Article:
The amount of time it takes to back up and restore a computer depends on the amount of effort you want to go into. There is a massive selection of software that will attempt to guide you through the process.
I have been using the utilities that come with a GNU/Linux operating system for this task for their brazen simplicity and reliability. In this post, I want to show you how to take a complete bit for bit copy of your hard drive that can be restored at any time.
There are some caveats. When you restore, it needs to be on a hard drive of the same size or larger, and will overwrite anything on the drive. The benefit is that even if you absolutely ruin the data on your drive, restoration will include everything, including the boot sector, so on start-up it will be as if nothing ever happened.
Anyways, on to the commands.
What you may have already seen
The target drive must not contain the operating system you want to boot up, so booting from a live-cd is recommended, unless you are dual booting from a completely separate drive or something.
> sudo dd if=/dev/sda of=/media/myExternalDrive/myBackup.img
dd is the key here, often jokingly refered to as the "Disk Destroyer," don't
play around with this unless you know what your doing, especially with root
permissions (see the wikipedia article for some history). This will
accomplish our goal in the most inefficient manner possible. But lets go over
this a little bit:
if=/dev/sda: is the special file that represents your hard drive in its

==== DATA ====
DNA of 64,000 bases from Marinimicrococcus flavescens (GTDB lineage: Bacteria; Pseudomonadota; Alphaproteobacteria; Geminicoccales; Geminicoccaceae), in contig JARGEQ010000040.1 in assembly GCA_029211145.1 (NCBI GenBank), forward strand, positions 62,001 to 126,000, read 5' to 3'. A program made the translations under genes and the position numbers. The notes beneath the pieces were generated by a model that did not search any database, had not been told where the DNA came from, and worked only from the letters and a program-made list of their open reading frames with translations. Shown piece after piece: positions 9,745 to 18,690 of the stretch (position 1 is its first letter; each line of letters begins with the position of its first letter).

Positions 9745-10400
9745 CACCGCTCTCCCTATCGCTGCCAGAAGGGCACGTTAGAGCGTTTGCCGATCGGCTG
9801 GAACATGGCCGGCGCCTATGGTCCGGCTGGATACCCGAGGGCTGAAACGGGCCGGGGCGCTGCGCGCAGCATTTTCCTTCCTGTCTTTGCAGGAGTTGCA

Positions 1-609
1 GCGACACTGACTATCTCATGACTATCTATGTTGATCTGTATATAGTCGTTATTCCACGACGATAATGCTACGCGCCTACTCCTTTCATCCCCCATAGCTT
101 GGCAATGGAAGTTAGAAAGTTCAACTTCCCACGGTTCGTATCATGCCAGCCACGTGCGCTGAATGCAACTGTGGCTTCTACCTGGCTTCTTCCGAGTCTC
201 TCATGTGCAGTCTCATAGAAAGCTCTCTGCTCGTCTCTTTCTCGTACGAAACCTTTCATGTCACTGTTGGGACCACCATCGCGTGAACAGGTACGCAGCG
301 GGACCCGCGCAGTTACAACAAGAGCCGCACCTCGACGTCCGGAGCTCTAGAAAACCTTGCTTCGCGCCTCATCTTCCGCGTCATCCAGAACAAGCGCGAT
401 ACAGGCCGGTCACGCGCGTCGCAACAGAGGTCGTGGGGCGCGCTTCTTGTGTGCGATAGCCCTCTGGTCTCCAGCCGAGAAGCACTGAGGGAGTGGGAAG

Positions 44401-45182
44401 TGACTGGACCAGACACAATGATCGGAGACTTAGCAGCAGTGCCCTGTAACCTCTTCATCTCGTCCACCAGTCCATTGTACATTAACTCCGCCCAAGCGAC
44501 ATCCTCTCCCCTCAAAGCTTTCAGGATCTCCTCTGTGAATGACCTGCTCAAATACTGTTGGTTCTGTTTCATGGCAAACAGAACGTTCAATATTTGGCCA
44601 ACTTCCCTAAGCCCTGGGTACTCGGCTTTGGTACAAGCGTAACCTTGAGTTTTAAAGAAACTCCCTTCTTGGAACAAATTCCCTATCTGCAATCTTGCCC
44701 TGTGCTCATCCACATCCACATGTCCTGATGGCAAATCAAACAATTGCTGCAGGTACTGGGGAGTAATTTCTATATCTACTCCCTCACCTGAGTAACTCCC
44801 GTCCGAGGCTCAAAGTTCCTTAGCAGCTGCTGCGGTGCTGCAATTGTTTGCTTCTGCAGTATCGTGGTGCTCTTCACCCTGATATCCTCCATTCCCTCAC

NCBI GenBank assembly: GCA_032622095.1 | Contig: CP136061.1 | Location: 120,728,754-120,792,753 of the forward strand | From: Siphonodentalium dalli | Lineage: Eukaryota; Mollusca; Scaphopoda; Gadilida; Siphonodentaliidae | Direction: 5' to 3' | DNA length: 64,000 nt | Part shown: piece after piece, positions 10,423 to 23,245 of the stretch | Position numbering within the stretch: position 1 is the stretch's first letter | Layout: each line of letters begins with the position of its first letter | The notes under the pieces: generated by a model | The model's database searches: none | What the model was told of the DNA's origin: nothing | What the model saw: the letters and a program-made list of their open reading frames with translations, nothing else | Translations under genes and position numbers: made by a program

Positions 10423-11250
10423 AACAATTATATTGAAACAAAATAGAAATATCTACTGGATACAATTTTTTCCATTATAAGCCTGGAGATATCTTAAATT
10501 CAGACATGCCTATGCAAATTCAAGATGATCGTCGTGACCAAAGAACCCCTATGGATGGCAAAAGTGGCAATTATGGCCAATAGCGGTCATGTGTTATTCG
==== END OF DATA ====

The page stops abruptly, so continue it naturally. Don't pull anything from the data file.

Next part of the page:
most raw form. There are many ways to determine which one you want, a simple
method is to open it in a graphical file manager, then go to the command line
mount to see a list of mounted drives.
of=...: is the path to the output file. The file doesn't really have a
specific file format, I just append the
.img at the end for my own
This has some pretty drastic drawbacks. First, there is no indication of your current progress through the operation. You just sit and watch the cursor blink and maybe watch the output file grow in the file manager. Furthermore the image is going to contain empty information, the free space on the disk which are just zero's.
A step further
I now want to include two commands into the previous one. We are going to do
this by piping the output from
dd into the following:
> dd if=/dev/sda | pv | gzip --fast > /media/myExternalDrive/myBackup.img
pv: Pipe viewer, will provide information about the data as it passes
through the commands. Unfortunately, this command does not seem to come
standard with most installations and you might need to install it. Don't worry
though, a live cd will still allow you to install this.
gzip: Compression, will eliminate the zero data from the image.
This is better, it will show how fast the data is going through the pipe and keep the image down to the size of the actual data (actually, there is one more caveat with this, read on for more).
pv has no idea how much data its expecting to pass through it and so
it can't guess how long the process is going to take. Furthermore, even with